Posted by Selena Travel / 04 01, 2019
When walking through the streets of UB if you’re lucky, you can see someone throw a spoonful of milk into the sky as an offering. This ancient practice is a way to give an offering to the gods in Mongolian shamanic practice. People practiced shamanic religions centuries before Mongolia became a Buddhist country, and they had a deep effect on the lives of the people living in this country.
Today, traditional Shamanism is not as popular as it once was among Mongolian nomads, but it’s definitely bouncing back from where it was. Shamanism or Tengrism isn’t a formal religion – each individual practices differently, but there are some agreed on beliefs – that the gods live in the sky and they can be channeled by a shaman. These powerful individuals can use their connections to the gods to help heal the sick. Historically, shamans were credited with controlling the weather. These shamans were able to give Genghis Khan an advantage in battle that he used very effectively. Today, Mongolian shamans learn from one another, though usually they work with a mentor shaman for a while until they can take on new clients.
There are 99 tengri, or sky spirits, and 33 gods, led by Qormusta Tengri, or the “King of the Gods” according Tengriism. He is the god of the sky, and uses the crow and fox as his agents. There are similar gods to Qormusta in Iranian folk religions and Indian religions. The rest of the pantheon of Mongolian gods are roughly divided into two camps – yellow or white gods and black ones. Some of the gods are called yellow because they are worshipped in Buddhism, which in Mongolia is associated with the color yellow, as well. The light-colored gods are benevolent gods, most often called on to heal the sick. Many shamans communicate with these gods – they are supposed to be pretty easy to work with and are not as unpredictable as other gods can be.
The dark gods are apparently wilder and more dangerous – they can possess an inexperienced or weak shaman. Shamans may call on these gods to change the weather or inflict revenge on someone. They are associated with more traditional and uniquely Mongolian gods. These designations have changed over time, though. In Buryatia, the area where Mongolians live in Russia, they celebrate the black gods more frequently because of their stronger connection to Mongolian culture. Shamanic beliefs are not very uniform, and a tengri one person works with can be very difficult for another shaman to work with. Shamans usually form close relationships with the gods they work with.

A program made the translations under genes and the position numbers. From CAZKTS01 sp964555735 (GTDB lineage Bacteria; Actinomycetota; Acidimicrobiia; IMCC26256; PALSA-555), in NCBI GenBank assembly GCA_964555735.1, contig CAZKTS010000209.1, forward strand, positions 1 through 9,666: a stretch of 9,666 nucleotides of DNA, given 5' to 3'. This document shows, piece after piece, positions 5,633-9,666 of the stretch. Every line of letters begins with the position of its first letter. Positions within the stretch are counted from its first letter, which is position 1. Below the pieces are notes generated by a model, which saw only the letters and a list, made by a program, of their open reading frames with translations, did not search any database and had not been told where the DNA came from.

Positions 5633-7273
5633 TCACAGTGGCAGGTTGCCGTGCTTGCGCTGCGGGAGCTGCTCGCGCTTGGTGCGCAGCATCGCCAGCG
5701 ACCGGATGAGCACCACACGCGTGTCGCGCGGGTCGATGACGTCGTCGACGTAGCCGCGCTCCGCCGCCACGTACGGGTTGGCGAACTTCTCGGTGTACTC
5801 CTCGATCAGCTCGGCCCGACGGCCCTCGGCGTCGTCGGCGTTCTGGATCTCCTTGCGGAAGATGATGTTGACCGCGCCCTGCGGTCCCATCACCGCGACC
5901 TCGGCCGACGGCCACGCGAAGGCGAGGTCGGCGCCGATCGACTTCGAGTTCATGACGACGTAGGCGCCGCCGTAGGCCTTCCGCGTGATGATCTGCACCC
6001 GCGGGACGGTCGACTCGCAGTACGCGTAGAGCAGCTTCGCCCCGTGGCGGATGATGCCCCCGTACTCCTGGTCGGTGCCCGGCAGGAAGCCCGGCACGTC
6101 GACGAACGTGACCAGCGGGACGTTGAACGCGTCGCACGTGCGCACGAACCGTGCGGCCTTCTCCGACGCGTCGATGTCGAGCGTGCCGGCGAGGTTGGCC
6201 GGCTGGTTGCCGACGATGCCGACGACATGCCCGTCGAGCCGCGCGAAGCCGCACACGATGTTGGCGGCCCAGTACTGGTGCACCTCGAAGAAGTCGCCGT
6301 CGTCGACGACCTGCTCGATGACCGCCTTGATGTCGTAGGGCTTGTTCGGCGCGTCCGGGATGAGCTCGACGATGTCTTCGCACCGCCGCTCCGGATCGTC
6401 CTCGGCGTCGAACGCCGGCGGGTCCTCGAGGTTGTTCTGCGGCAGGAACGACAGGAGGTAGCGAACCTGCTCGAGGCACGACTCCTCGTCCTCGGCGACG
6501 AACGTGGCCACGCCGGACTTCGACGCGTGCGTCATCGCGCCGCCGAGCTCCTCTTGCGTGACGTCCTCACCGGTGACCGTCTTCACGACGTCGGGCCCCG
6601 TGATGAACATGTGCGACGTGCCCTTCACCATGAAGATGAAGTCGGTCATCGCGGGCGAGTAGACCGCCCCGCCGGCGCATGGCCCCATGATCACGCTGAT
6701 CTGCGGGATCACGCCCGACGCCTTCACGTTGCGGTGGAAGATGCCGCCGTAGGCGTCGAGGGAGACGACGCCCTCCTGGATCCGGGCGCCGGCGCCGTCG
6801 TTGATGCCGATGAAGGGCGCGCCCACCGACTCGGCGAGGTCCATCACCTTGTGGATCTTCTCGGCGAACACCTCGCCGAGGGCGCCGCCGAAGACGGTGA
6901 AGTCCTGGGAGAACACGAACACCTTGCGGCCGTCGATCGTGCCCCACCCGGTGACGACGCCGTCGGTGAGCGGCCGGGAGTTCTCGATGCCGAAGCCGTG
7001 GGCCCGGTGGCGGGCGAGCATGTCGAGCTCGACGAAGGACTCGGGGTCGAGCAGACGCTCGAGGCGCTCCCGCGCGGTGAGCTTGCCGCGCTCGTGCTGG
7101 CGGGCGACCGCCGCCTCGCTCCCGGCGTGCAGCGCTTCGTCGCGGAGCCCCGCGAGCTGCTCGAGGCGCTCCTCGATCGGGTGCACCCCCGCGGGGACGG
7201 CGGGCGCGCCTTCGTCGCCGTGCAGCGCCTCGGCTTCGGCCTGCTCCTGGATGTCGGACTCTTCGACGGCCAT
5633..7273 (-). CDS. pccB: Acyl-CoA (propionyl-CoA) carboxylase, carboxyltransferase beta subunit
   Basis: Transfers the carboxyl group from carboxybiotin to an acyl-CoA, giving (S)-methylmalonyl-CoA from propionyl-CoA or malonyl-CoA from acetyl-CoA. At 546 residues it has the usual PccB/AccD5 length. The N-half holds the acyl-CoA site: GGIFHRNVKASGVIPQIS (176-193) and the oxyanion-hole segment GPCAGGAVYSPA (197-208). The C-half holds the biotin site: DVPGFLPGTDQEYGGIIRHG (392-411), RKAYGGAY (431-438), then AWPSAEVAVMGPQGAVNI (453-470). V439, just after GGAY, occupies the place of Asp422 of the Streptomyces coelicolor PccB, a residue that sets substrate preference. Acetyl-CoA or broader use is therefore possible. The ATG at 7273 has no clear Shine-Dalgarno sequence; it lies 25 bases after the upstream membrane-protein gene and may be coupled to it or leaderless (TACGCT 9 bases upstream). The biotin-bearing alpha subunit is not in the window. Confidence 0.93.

Shamans communicate with the spirits and gods using various methods, but most commonly through the drum. Other tools can be used, though they all usually make noise. Often shamans make offerings to the gods they want to work with – these offerings can be milk or alcohol or any number of things. These can call the gods to the shaman who will then communicate with them, using personal rituals. Many shamans wear protective clothing covered in mirrors to protect them from any bad spirits while they are communicating. The mirrors are meant to confuse any gods the shaman is not trying to connect with. Many of their tools are passed down from one shaman to another, or from mystical sources. One group requires that shamanic drums are made from the wood of a tree struck by lightning.
Shamans actually practiced Tengriism, which is also known in the West as Genghis Khan's religion, for centuries before Genghis Khan's era. When Buddhism was introduced again from China in the 13th and 14th centuries, it incorporated many shamanic rituals and practices. However, Mongolian leaders supported Buddhism more, and shamanism lost popularity. Some shamans were even killed to discourage interest in their practice, and over time the government continued to support Buddhism.
During Communism, Buddhism was tolerated after many monks were killed, but shamanism was driven deep underground. It is only now starting to emerge from the shadows. There is still little formal recognition for the practice; for example, there is no shaman museum in Ulaanbaatar. However, people informally support shamans they know in their community. Mongolians also lost many ancient and unique cultural practices during the Communist era. By reviving shamanism also known as tengriism, they can reconnect with their past culture.
Regardless of whether you believe what the shamans do, their practices and belief helped shape the values of this beautiful country and add a richness to the cultural life. While it’s hard to find public practice of shamanism, if you see a dollop of milk on the ground, or hear drumming that could wake the dead, just know these are centuries old traditions.